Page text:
1,650 reputation
1515
bio website
location
age
visits member for 3 years, 11 months
seen Dec 19 at 19:48

Feb
16
comment Haskell list difference operator in F#
Ah, I said that this was a refinement of a bag operation. Ie, if you implemented a bag as a list you could use the // operator for lists, and it would be an implementation of the bag-difference operator. Likewise, ++ would be an implementation of the bag-sum operator. The fact that there is an order is just more information, which doesn't influence the bag interface (because it doesn't know about it anyway).
Feb
13
comment Haskell list difference operator in F#
Bags are relevant because the bag-difference operator better describes the difference operator you tried to give an implementation for, opposed to the set-difference operator.
Feb
13
comment Haskell list difference operator in F#
The function is for lists, so there is an order. The fact that it's more specified makes it a refinement of the bag operation.
Feb
12
comment Haskell list difference operator in F#
@Jon I imagine it would depend on whether your underlying model is bags or sets.
Feb
12
awarded  Commentator
Feb
12
comment Haskell list difference operator in F#
The edit still doesn't handle duplicates correctly. The \\ operator doesn't provide a set-difference behaviour, it provides a bag-difference behaviour.
Feb
3
answered Why I'm getting “Exception: Prelude.head: empty list”?
Jan
19
answered How many arguments takes the foldr function of Haskell?
Jan
12
answered TimeOut on CodeChef
Jan
12
comment haskell leksah hello-world
Well, I can't say for sure what the best practice is, but: in general, I limit my exports when I have a reasonably good idea that I've formed a cohesive module. Limiting your exports can be important for datatypes that you don't want people to access directly, on through a defined set of functions.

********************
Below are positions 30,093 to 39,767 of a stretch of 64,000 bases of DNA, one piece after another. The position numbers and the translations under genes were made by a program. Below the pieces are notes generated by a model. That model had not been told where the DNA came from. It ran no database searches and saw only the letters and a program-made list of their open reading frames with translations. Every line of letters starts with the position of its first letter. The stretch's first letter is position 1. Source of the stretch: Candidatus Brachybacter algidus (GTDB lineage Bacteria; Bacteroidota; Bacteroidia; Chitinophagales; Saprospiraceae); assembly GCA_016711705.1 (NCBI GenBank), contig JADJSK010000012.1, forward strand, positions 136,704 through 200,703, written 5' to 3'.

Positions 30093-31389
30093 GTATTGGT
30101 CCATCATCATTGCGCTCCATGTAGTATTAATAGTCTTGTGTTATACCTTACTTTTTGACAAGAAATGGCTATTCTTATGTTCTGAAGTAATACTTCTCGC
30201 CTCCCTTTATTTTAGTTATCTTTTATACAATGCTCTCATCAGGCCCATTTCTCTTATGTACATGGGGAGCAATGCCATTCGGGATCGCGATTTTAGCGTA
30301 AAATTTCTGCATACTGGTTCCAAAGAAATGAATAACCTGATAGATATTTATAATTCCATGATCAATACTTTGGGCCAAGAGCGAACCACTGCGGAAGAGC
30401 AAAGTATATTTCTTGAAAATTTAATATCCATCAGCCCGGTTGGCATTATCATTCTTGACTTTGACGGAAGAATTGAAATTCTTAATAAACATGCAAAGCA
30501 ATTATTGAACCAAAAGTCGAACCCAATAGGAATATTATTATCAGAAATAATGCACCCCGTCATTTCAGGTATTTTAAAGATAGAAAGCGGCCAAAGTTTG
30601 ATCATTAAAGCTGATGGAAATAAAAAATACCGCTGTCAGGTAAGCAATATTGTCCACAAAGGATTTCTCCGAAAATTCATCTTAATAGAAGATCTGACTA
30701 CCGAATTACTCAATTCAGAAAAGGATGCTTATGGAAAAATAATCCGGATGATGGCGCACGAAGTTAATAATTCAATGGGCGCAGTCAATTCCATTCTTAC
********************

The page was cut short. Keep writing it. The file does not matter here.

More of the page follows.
Jan
12
answered haskell leksah hello-world
Jan
11
comment How do you get HPC to acknowledge that you have 100% code coverage with guards in Haskell?
I would think that it is supposed to be green, everytime it is encountered, it is true, likewise with n <= 0. I don't understand why green is a problem, all of your expressions are covered.
Jan
11
comment How do you get HPC to acknowledge that you have 100% code coverage with guards in Haskell?
I think this is more 'how HPC reports' than anything else. Does the hpc markup command generate what you would expect?
Jan
10
revised ghc can't find my cabal installed packages
added 462 characters in body
Jan
9
answered ghc can't find my cabal installed packages
Jan
7
comment Improving treap implementation
@adamax, I suppose the last variable is the GHC version. The times for the successful (non-prof) run is about 6.5 seconds.
Jan
7
comment Defining a data type that doesn't want to be defined
Thanks! It looks cleaner!
Jan
7
comment Improving treap implementation
@adamax: Try it without the -prof flag, the usages are much lower, I suspect. With the -prof -auto-all flags mine stack overflows.
Jan
7
comment Improving treap implementation
Perhaps you should verify this by running your program with +RTS -s -RTS as I can't see this 80% you speak of when I gave it a quick run using 7.0.1, I see about 16% time spent in GC.
Jan
6
comment Defining a data type that doesn't want to be defined
Ah, that is true. In this situation, one could even define a simple function to do this (polyIGauss :: Integer -> PolyI Gauss Integer, likewise for Eins) to avoid having to type the possibly long signatures many times.